Debark or disembark


    To debark is to disembark, which is to get off of an airplane or ship or other mode of transportation. Both can also be the act of removing someone or something from the same vessels. Both have noun forms of debarkation and disembarkation, which refer to the location the person debarked at.


    Additionally, one can debark a tree, or remove the bark from a tree. One would then be a debarker.


    1. Gordon Barlow says

      My wife heard a cracker mis-usage the other day. Someone told her, “I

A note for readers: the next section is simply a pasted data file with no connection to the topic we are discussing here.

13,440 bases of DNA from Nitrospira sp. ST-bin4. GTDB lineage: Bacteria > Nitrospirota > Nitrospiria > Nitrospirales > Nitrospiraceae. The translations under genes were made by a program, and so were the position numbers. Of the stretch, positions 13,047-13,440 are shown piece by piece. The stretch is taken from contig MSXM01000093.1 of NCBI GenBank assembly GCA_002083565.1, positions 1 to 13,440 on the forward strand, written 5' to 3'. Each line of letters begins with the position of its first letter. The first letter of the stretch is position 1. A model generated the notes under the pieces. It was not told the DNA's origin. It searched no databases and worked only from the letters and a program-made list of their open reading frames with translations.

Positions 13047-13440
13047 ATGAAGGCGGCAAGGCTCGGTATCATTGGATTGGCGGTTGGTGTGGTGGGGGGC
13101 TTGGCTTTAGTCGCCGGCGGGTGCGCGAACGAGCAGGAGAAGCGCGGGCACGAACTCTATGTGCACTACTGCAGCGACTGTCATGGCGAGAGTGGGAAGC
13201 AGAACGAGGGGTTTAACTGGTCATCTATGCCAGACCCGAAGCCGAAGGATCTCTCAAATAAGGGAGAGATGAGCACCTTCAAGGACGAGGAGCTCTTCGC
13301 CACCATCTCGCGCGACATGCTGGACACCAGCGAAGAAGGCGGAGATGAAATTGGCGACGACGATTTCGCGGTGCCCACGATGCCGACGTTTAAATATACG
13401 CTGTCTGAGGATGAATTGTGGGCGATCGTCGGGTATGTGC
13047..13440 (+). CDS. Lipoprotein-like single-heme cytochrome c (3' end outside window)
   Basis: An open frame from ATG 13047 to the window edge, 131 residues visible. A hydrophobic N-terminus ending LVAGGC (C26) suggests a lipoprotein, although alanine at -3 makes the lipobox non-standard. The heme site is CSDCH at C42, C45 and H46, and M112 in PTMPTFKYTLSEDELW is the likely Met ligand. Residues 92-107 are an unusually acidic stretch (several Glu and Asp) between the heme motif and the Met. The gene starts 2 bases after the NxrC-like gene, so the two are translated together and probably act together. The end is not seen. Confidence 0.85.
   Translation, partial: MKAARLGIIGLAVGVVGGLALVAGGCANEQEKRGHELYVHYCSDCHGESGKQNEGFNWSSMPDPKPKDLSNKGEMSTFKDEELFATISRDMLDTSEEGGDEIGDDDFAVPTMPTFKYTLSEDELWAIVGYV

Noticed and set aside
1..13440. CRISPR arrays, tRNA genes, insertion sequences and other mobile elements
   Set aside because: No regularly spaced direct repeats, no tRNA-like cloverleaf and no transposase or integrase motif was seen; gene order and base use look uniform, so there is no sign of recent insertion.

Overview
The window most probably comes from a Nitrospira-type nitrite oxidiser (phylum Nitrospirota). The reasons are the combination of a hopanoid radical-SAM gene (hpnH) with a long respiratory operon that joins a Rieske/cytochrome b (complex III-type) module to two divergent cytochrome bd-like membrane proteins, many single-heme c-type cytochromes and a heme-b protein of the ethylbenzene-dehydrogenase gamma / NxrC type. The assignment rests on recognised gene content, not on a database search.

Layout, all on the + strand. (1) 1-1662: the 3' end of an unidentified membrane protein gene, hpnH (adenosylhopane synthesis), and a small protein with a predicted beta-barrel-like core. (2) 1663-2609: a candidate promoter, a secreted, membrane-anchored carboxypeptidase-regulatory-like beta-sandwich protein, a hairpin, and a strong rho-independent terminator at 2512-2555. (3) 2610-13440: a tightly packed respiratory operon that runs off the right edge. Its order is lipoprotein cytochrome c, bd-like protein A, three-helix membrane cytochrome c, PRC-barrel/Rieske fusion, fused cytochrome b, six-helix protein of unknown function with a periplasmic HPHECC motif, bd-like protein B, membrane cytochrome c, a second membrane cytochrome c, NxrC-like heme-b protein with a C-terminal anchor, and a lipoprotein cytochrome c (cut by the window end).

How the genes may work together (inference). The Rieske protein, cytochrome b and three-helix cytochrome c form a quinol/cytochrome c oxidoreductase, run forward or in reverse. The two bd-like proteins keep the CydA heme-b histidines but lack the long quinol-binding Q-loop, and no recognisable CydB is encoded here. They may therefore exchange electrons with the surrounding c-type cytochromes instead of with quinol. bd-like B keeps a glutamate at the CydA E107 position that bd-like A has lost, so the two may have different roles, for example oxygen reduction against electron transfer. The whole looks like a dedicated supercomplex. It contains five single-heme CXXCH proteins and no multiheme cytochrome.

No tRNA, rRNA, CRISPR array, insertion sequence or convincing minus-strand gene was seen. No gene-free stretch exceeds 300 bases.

used to be a member, but then they dismembered me.” Oh dear!

    2. Francis Zanger says

      Originally, I suspect, the word embark meant ‘to go aboard a ship’, and debark meant ‘to leave a ship’– a barque. Disembark appears to mean ‘to undo the going aboard of a ship’, but is popular because it doesn’t seem to refer to the denuding of trees…

    About Grammarist
    Contact | Privacy policy | Home
    © Copyright 2009-2014 Grammarist